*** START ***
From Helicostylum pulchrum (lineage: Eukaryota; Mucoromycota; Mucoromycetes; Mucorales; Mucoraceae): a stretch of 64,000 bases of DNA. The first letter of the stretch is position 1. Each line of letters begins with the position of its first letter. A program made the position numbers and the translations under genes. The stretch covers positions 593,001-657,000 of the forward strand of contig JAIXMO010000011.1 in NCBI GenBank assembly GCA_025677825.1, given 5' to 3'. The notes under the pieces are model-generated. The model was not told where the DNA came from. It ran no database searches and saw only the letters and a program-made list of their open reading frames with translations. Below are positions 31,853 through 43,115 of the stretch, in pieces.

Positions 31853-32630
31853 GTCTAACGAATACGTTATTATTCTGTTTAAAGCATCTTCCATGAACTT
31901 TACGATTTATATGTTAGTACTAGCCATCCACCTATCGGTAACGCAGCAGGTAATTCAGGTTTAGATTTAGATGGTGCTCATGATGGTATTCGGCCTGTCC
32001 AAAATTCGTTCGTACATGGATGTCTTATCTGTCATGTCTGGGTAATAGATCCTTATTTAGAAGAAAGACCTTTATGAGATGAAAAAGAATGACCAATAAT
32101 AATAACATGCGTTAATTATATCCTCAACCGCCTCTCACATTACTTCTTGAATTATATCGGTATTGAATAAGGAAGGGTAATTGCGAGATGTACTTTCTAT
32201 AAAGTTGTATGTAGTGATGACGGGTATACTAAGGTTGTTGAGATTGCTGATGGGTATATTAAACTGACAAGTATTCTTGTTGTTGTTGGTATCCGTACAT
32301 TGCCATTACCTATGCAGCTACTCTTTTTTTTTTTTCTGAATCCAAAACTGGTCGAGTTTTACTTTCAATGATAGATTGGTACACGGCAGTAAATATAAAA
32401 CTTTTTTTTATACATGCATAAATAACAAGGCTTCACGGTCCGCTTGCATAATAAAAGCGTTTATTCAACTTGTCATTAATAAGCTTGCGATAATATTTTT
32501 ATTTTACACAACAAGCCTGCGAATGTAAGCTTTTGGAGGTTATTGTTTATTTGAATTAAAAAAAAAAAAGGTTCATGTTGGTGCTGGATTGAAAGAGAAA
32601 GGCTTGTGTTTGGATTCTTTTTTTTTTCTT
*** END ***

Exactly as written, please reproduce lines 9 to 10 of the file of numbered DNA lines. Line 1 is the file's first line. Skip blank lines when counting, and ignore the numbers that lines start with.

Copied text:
32401 CTTTTTTTTATACATGCATAAATAACAAGGCTTCACGGTCCGCTTGCATAATAAAAGCGTTTATTCAACTTGTCATTAATAAGCTTGCGATAATATTTTT
32501 ATTTTACACAACAAGCCTGCGAATGTAAGCTTTTGGAGGTTATTGTTTATTTGAATTAAAAAAAAAAAAGGTTCATGTTGGTGCTGGATTGAAAGAGAAA